Article

Handling Input from Apple Pencil

Learn how to detect and respond to touches from Apple Pencil.

Overview

UIKit reports touches from Apple Pencil in the same way it reports touches from the user’s fingers. Specifically, UIKit delivers a UITouch object containing the location of the touch in your app. However, a touch object originating from Apple Pencil contains additional information, including the azimuth and altitude of Apple Pencil and the amount of force recorded at its tip.

Figure 1

Using stylus information as input

An illustration of how azimuth (shown on the left) and altitude (shown on the right) are determined when using Apple Pencil on a screen.

Because Apple Pencil is a separate device, there is a delay between the time Apple Pencil gathers altitude, azimuth, and force values and the time that those values are reported to your app. As a result, UIKit may provide estimated values for those properties initially, and then provide the real values at a later time. If you use altitude, azimuth, or force information from Apple Pencil, you must explicitly handle estimated properties.

Handle Estimated Properties

When UIKit has only an estimate of a property's value, it includes a flag in the estimatedPropertiesExpectingUpdates property of the corresponding UITouch object. When handling a touch event, check that property to determine if you need to update the touch information later.

When a touch object contains estimated properties, UIKit also provides a value in the estimationUpdateIndex property that you can use to identify the touch later. Use the value in the estimationUpdateIndex property as a key to a dictionary that you maintain. Set the value of that key to the app-specific object that you use to store the touch information. When UIKit later reports the real values, use the index to look up your app-specific object and replace the estimated values with the real values.

Listing 1 shows the addSamples method of an app that captures touch data. For each touch, the method creates a custom StrokeSample object with the touch information. If the force value of the touch is only an estimate, the registerForEstimates method caches the sample in a dictionary using the value in the estimationUpdateIndex property as the key.

Listing 1

Tracking touches that need updates

var estimates : [NSNumber : StrokeSample]
 
func addSamples(for touches: [UITouch]) {
   if let stroke = strokeCollection?.activeStroke {
      for touch in touches {
         if touch == touches.last {
            let sample = StrokeSample(point: touch.location(in: self), 
                                 forceValue: touch.force)
            stroke.add(sample: sample)
            registerForEstimates(touch: touch, sample: sample)
         } else {
            let sample = StrokeSample(point: touch.location(in: self),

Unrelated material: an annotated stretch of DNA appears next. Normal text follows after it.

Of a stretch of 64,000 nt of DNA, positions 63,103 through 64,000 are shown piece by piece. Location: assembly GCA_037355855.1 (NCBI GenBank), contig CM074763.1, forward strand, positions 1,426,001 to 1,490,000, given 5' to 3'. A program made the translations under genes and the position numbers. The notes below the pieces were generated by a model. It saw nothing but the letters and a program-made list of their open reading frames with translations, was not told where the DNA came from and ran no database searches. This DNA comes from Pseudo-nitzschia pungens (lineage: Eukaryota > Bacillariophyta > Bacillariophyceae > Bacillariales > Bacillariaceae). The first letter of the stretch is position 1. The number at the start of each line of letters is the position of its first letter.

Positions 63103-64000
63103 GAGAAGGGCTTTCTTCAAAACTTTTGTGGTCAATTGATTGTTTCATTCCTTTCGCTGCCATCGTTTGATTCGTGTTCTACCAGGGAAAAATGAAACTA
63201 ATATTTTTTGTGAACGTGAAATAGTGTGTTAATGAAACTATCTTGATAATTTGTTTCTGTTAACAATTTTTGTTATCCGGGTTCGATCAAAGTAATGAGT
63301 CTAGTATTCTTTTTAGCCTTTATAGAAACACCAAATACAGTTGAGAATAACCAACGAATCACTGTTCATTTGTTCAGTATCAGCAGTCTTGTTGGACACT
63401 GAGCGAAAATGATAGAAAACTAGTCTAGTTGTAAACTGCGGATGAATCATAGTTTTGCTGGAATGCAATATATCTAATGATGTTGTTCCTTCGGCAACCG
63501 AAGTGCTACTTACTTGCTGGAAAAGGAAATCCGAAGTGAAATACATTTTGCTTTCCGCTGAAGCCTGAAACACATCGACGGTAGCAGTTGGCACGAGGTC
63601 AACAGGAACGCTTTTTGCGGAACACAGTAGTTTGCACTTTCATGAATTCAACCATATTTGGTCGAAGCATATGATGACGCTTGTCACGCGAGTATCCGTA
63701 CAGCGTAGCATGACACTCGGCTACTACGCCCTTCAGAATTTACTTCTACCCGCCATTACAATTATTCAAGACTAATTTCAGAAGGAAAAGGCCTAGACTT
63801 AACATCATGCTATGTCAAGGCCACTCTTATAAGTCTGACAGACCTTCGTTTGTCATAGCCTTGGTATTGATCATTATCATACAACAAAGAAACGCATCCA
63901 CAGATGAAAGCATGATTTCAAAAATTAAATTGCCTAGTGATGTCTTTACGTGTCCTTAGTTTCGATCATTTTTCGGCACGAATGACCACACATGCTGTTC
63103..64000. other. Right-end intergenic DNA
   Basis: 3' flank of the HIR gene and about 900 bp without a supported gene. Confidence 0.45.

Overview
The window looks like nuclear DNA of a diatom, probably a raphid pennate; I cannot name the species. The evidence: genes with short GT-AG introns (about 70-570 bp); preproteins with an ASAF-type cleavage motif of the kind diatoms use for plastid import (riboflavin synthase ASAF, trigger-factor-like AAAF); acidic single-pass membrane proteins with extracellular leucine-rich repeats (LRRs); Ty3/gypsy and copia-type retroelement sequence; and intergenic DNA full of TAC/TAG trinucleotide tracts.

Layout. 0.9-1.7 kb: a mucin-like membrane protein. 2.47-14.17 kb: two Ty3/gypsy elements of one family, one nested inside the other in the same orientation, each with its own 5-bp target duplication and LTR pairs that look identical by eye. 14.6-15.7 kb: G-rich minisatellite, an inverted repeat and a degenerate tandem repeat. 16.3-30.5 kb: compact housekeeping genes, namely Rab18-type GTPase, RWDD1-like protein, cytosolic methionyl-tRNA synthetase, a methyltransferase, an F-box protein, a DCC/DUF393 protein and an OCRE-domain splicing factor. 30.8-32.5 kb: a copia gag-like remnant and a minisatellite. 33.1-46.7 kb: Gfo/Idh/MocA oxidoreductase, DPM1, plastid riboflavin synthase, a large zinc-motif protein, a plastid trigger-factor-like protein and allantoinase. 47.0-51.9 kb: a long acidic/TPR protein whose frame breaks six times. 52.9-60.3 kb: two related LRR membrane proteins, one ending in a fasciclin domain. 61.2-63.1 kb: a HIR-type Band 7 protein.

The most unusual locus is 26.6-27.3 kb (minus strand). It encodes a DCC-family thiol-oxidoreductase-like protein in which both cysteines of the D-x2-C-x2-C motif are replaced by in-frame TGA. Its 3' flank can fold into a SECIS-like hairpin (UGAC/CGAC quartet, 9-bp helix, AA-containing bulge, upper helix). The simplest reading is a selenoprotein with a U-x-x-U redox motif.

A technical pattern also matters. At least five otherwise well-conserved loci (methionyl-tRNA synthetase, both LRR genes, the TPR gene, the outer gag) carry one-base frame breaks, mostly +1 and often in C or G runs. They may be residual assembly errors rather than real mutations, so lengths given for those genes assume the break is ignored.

forceValue: touch.force, coalesced: true)
            stroke.add(sample: sample)
            registerForEstimates(touch: touch, sample: sample)
         }
      }
      self.setNeedsDisplay()
   }
}
 
func registerForEstimates(touch : UITouch, sample : StrokeSample) {
   if touch.estimatedPropertiesExpectingUpdates.contains(.force) {
      estimates[touch.estimationUpdateIndex!] = sample
   }
}

When UIKit receives the actual values for a touch, it calls the touchesEstimatedPropertiesUpdated(_:) method of your responder or gesture recognizer. Use that method to replace estimated data with the real values provided by UIKit.

Listing 2 shows an example of the touchesEstimatedPropertiesUpdated(_:) method, which updates the force value for the cached StrokeSample objects created in Listing 1. The method uses the value in the estimationUpdateIndex property to retrieve the StrokeSample object from the estimates dictionary. It then updates the force value and removes the sample from the dictionary.

Listing 2

Updating estimated values

override func touchesEstimatedPropertiesUpdated(_ touches: Set<UITouch>) {
   for touch in touches {
      // If the force value is no longer an estimate, update it.
      if !touch.estimatedPropertiesExpectingUpdates.contains(.force) {
         let index = touch.estimationUpdateIndex!
         var sample = estimates[index]
         sample?.force = touch.force
 
         // Remove the key and value from the dictionary.
         estimates.removeValue(forKey: index)
      }
   }
}

Topics

Related Articles

Computing the Perpendicular Force of Apple Pencil

Adjust the force values reported by Apple Pencil so that they are consistent with 3D Touch force values.

See Also

Touches

Handling Touches in Your View

Use touch events directly on a view subclass if touch handling is intricately linked to the view's content.

Tracking the Force of 3D Touch Events

Manipulate your content based on the force of touches.

Leveraging Touch Input for Drawing Apps

Capture touches as a series of strokes and render them efficiently on a drawing canvas.

class UITouch

An object representing the location, size, movement, and force of a touch occurring on the screen.